An IBM project to expand the market for its Power processor is making headway, with new hardware announced Wednesday that aims to challenge Intel's dominance in the data center.
Intel will start offering custom chips based on the Xeon D starting in the second half of this year, making it easier to tailor servers to process specific workloads.
Hewlett-Packard is following in the footsteps of Facebook and Microsoft in embracing open hardware designs with its new low-cost Cloudline servers.
Intel's Xeon server chips dominate hardware in data centers, and now they could also end up powering robots on factory floors.
Lenovo's smartphone business is shipping more handsets to countries outside China, following the company's recent acquisition of Motorola Mobility and more competition in the local market.
Intel has delayed shipment of a component module required for its silicon photonics technology, which uses pulses of light to move data between servers at extremely high speed.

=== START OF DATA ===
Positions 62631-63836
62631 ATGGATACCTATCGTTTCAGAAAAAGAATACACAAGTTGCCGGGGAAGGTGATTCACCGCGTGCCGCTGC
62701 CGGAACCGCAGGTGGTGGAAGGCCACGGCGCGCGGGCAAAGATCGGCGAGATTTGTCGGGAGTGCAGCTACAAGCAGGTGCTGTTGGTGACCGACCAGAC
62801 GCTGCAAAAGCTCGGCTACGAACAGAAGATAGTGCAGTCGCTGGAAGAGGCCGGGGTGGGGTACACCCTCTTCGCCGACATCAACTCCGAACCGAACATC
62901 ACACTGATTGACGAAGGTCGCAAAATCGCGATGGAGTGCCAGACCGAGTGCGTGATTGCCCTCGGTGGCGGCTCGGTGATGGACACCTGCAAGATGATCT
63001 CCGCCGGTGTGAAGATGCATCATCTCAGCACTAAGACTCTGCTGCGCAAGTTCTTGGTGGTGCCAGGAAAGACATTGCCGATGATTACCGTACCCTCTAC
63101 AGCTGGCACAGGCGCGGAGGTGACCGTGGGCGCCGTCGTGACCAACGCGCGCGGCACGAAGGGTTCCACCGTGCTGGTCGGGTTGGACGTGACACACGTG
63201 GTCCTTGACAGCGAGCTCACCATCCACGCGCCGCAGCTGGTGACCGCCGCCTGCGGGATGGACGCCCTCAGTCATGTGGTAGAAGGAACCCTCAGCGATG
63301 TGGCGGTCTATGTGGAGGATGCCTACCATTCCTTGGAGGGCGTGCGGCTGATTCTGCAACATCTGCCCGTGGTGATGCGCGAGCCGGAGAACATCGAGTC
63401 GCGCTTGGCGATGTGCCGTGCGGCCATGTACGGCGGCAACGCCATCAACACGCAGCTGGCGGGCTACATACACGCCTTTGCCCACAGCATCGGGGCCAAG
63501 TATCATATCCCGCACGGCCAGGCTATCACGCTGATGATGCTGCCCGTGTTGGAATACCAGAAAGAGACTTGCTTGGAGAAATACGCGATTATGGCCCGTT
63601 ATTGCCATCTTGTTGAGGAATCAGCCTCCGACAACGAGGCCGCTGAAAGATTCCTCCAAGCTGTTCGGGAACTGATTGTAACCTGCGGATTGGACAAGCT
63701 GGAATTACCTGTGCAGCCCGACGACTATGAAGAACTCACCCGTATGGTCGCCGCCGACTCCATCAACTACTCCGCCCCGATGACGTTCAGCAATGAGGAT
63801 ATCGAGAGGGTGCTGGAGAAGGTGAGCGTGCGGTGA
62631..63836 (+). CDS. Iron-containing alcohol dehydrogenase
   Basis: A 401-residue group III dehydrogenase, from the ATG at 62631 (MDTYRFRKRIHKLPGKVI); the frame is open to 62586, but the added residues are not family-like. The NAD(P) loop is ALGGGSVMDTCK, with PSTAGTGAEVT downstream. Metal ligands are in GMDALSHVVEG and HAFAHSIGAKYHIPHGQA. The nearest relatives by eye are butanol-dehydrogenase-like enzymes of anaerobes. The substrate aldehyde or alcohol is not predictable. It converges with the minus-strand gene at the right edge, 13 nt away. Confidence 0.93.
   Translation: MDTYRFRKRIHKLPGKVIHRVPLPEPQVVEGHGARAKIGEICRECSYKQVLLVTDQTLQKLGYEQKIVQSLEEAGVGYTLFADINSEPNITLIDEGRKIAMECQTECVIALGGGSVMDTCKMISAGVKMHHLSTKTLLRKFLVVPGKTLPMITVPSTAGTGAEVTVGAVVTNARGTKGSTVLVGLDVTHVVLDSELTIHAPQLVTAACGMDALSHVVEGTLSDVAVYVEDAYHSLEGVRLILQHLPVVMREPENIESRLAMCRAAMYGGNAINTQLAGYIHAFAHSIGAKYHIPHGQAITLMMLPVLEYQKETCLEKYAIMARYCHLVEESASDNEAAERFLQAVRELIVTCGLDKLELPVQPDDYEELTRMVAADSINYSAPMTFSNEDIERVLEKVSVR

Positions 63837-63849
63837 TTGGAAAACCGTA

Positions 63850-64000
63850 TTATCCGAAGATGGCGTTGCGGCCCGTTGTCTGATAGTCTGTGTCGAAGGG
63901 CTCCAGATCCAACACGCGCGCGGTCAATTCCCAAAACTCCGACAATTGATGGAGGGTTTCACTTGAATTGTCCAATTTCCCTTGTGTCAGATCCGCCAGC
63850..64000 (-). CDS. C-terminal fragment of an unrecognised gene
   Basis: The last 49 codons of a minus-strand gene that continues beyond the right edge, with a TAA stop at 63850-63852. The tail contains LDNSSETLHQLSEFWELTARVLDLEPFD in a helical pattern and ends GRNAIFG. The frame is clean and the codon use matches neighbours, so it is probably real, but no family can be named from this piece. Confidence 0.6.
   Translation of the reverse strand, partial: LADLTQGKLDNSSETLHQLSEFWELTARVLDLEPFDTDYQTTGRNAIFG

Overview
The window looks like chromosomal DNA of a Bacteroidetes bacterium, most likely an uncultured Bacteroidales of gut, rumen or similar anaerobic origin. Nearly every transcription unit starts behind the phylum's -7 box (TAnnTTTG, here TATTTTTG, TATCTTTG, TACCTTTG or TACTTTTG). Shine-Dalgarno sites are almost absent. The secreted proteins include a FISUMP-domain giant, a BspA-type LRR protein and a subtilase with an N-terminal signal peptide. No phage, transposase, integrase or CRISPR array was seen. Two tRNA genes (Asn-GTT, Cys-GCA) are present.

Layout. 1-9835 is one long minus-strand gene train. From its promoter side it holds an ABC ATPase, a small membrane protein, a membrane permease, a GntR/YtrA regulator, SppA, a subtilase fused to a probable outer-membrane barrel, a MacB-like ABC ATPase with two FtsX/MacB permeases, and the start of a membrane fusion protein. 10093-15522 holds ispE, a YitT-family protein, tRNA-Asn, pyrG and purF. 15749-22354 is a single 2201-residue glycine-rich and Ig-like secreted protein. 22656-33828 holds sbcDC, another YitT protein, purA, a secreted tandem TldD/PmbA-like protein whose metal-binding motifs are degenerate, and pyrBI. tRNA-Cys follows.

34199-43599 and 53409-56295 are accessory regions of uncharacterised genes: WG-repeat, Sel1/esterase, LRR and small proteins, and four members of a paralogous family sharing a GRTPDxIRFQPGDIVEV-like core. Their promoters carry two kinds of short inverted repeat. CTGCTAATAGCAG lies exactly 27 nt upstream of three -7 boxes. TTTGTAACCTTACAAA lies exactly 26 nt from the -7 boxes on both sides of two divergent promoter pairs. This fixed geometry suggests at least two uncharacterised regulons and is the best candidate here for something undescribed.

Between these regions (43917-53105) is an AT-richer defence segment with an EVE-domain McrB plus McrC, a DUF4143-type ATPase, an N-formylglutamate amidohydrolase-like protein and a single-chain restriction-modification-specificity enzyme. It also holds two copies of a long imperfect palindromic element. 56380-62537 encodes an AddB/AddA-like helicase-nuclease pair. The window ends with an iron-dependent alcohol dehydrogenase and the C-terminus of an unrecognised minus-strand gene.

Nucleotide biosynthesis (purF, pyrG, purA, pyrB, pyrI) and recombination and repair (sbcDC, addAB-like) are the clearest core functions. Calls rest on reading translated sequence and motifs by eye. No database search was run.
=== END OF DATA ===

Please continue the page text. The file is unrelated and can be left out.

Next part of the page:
Larry Ellison has opened a new front in his battle with Cisco Systems and EMC, launching new Oracle hardware on Wednesday that he claims will be the cheapest on the market.
IBM will favor buyouts that strengthen its Cloud services, the company's CFO said, as it looks for ways to expand its business after 11 straight quarters of declining revenue.
IBM has taken the wraps off a new mainframe computer, promising it will help customers to detect more fraud in real time and plow through billions of transactions generated each day by smartphones and tablets.
Hoping to make mainframes intuitive for younger IT workers, Compuware has created development and management tools to mimic modern day interfaces and methodologies.
Returning to its roots as a mainframe software provider, Compuware has spun off is application performance management software unit.
The increasing need for real-time analytics has helped buoy server sales to enterprises in a weak global economy, but most of the growth during the third quarter came from Web giants that are building their own hardware.
Hewlett-Packard isn't making bones about the fact that the Unix OS market is in decline, but the company believes its HP-UX has a long life ahead for customers using its fault-tolerant servers.
Qualcomm wants to enter the server market, but it won't do it alone, and will tap expertise in China to build the low-power chips.
Nvidia's PC graphics chips may draw all the attention, but supercomputing chips are driving the company's GPU technology ahead.
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